A cool blend of contemporary & retro culture

Film School & Chill: ‘The Rocky Horror Picture Show’

This week we get our freak on here at Film School & Chill, with Rohan Stephens delving into the trampy aesthetic, time warped setting, and trans-style shenanigans of The Rocky Horror Picture Show. It’s the film critics never thought would possess the popularity it still has today.

It’s just a jump to the left…



What is it?

You’ve definitely heard the song Time Warp played more than once at a wedding or some dicey pub in the suburbs. And you ought to have witnessed baby boomers getting up to dance – fingers pointed while sing/screaming every word. You probably know some of the lyrics yourself, maybe even the moves to that strange dance instruction that just makes people bounce about with their hands on their hips and knees pulled in tight. Maybe you’ve even seen the music video. But have you ever seen the film?

The Rocky Horror Picture Show began life as a rather short ramshackle of a musical in Sloane Square, London in 1974, that followed the story of two strait-laced young lovers whose car breaks down in an isolated country town in the middle of the night. Rushing to the nearest residence they find themselves in the company of Dr. Frank-N-Further, a mad scientist and transvestite just about to unveil his latest creation to an eager crowd of fans.

Part piss-take and part tribute to early science fiction and B-grade horror films, ‘Rocky Horror’s story, characters and soundtrack reference classics from the genre such as ‘Frankenstein’, ‘The Bride of Frankenstein’, ‘The Day the Earth Stood Still’, ‘King Kong’, ‘Flash Gordon’ and ‘Forbidden Planet’.

The stage production slowly gained enough popularity through its campy songs and strong association to glam rock (then popular with the likes of T-Rex heading the charts), to move to Broadway in 1975. Shortly after, it was turned into the film we have today starring Tim Curry, Susan Sarandon, Barry Bostwick and Meat Loaf.

Part piss-take and part tribute to early science fiction and B-grade horror films, Rocky Horror’s story, characters and soundtrack heavily reference classics from the genre such as Frankenstein, The Bride of Frankenstein, The Day the Earth Stood Still, King Kong, Flash Gordon and Forbidden Planet.

Panned by critics and considered a commercial flop upon its release, Fox, the film’s distributor, decided to cash in on the popularity of late-night movies at the time – with cult classics such as John Water’s Pink Flamingos being shown  at special midnight screenings – and Rocky Horror was promptly added to bill. The result was the development of a sub-culture of cinema viewing that allowed for audiences to interact with more alternative films on a different level, away from more mainstream theatre-goers.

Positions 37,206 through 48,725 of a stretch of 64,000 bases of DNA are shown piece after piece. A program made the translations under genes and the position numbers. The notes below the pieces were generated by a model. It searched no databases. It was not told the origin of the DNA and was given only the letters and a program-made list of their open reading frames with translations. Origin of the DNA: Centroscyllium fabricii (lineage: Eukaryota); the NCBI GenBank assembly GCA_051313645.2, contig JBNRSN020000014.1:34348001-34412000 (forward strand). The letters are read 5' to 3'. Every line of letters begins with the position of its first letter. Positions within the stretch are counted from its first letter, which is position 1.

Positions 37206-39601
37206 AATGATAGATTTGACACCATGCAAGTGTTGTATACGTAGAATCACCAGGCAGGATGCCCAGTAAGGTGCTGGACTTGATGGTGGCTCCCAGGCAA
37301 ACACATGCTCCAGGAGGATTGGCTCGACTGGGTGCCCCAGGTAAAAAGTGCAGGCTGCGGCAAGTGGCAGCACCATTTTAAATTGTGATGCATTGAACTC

The film’s strong queer references, story-line and brilliant soundtrack quickly drew it a loyal following within the LGBT communities across the UK and the US which in turn developed into a culture of heavy ‘audience participation’, with cinema-goers being offered free tickets for things like appearing at a screening in costume, being actively encouraged to bring props into the theatre, and to openly sing along to musical numbers.

It’s like an incredibly elaborate music video – a 1970s hit machine – all in one movie.

It’s hard to tell sometimes with Rocky Horror if the soundtrack itself compliments the story or if the film is simply one long, incredibly elaborate music video. The songs are all such stand-alone classics and only get better from the most recognisable Time Warp. From the opening Science Fiction Double Feature (an ode to the genre) and Dammit Janet, to Toucha Toucha Touch Me (sung by Sarandon) and Hot Patootie (belted out by Meat Loaf), it’s a 1970s hit machine all in one movie.

Why should I have already seen it?

The phrase ‘cult classic’ in cinema is rarely ever explained without reference to The Rocky Horror Picture Show. It’s a brilliant example of what happens when a sub-culture’s love and appreciation for something is far more resilient than revenue or critical acclaim. And aside from being just a bloody brilliant film to watch, it’s another great example of queer culture subsuming something into its canon that had been actively rejected by the mainstream. Seeing Tim Curry strut around on stage in platform heels, a corset and torn fishnets singing Sweet Transvestite clearly proved too much for the everyday cinema-goer, but not for others.

Having the ability to watch the film after hours away from the scrutiny of a society still coming to terms with queer culture, to scream and laugh out loud at the campiest, dirtiest bits of dialogue, to drag up as your favourite characters, and to sing and ultimately feel part of that strange world on-screen, solidified it as a truly special moment in film history.


Where do I find it?


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